Workspace with TUP software in the Breuninger WDZ
Familiarization with a TUP solution at a workstation.

Against the backdrop of online retailing, TUP not only introduced a new returns process, but is also using it to streamline Breuninger’s warehousing and speed up its e-commerce fulfillment. When added to inventory, “TUP.WMS” checks whether the item is part of a waiting customer order. Returns can be put back on track immediately. With the shortened order feed, order management has also been refined. Orders are increasingly controlled via priorities, and customers who have been waiting longer are now given priority.

What were the special features of the project?

When designing an efficient event chain, the focus was also on user guidance. The goal was to make the processes and instructions directly accessible to employees of every experience level in order to ensure the required productivity and quality by the operator on a permanent basis. This requirement is realized by TUP through supporting packing dialogs. Pickers, packers, and the returns receiving department are given continuous visual support in the form of product images so that products can be compared directly.

Multilingual welcome sign at Breuninger WDZ
Guests and employees are made welcome in the entrance area of the WDZ.

In the area of intensive reprocessing, the system provides not only detailed material overviews but also specific instructions for handling the material. What was previously only possible via documentation that was not directly available or through the experience of veteran staff can now also be carried out by less experienced personnel using directly displayed instructions:

  • How to attach the theft safeguard for individual products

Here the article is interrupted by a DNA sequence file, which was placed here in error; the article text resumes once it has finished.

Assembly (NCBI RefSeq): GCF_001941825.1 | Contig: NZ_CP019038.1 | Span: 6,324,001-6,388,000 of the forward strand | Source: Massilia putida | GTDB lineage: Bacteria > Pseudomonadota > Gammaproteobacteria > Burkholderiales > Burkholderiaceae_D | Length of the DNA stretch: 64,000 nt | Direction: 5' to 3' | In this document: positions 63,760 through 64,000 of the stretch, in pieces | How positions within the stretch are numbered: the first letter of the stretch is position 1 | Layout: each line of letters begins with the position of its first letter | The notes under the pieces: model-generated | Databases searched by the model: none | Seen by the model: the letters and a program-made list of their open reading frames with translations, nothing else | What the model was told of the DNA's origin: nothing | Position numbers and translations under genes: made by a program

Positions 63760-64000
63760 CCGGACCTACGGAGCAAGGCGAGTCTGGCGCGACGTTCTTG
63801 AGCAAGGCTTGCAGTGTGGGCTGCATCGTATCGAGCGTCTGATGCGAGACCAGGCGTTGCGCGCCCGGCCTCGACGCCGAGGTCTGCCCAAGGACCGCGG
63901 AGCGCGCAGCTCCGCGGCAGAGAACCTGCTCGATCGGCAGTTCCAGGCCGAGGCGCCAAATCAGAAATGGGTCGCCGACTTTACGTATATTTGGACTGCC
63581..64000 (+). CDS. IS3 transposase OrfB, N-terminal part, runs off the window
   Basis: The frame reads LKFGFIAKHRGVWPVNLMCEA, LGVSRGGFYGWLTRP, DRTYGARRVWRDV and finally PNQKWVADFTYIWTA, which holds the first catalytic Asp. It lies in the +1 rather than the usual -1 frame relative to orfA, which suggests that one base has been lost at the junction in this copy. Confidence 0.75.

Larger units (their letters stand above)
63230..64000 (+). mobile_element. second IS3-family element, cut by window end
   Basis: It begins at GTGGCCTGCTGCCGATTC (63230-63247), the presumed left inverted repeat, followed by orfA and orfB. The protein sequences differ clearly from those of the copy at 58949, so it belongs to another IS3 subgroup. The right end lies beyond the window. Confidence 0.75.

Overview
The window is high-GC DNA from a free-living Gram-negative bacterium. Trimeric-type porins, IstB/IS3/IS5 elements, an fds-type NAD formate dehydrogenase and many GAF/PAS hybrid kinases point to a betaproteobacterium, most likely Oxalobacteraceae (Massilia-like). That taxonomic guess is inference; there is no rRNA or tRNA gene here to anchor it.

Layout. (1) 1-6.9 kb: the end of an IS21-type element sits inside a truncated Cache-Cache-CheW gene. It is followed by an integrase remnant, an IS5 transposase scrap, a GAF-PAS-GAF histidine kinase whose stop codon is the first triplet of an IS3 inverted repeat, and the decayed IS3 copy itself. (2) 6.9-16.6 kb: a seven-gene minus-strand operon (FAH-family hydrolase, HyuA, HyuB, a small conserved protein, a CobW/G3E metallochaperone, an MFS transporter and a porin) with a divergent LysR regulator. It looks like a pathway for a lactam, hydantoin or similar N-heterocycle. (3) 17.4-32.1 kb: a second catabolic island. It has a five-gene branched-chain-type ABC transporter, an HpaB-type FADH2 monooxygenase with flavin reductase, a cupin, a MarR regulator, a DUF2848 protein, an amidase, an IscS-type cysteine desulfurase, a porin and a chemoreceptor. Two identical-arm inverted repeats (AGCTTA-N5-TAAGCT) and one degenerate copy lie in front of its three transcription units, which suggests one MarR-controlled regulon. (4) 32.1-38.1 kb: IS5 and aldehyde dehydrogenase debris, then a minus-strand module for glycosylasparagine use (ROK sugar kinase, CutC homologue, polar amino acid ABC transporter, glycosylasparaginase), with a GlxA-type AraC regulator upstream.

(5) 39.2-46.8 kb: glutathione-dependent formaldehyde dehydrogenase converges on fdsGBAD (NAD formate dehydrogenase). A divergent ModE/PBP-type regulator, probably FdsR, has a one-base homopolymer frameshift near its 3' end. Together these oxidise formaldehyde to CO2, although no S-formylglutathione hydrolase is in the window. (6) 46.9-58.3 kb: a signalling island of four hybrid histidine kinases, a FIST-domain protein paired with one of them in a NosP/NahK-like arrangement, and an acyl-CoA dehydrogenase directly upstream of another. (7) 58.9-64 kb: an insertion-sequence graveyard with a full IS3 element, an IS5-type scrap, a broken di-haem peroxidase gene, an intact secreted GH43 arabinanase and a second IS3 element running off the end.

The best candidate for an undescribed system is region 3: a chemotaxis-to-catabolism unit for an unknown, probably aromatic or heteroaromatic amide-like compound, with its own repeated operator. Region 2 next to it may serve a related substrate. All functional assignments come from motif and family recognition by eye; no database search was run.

• Which safeguard this should be.
  • What kind of hanger the product should have, which sometimes also differs per store.

All this is mapped appropriately for respective store in high detail. Breuninger thus benefits from far more flexible scheduling options in the personnel sector as well as substantial time savings in the reprocessing workflows.

The outlook

With the Warendiensleistungszentrum, WDZ for short, Breuninger Sachsenheim is positioning itself in an outstanding way in the European warehousing landscape.

On the one hand, the location combines the areas of goods processing, supply of the bricks and mortar retail trade and online shipping as well as other business areas such as content production (incl. photo and text studio), Breuninger confectionery, supplier returns, administration and an employee canteen.

On the other hand, the new warehouse of the full-range retailer can be described as a flagship project with its focus on fulfilling a multi-channel approach. With the help of the software, which was created exclusively for the Stuttgart-based company, TUP enables the fashion and lifestyle company to handle online shipping via a single logistics center in addition to supplying the individual stationary department stores in Germany. Breuninger is thus ideally prepared for the challenges of this volatile market.

This report originally appeared in issue 03/22 of the trade journal “Technische Logistik” (German) and is available as a PDF download (German).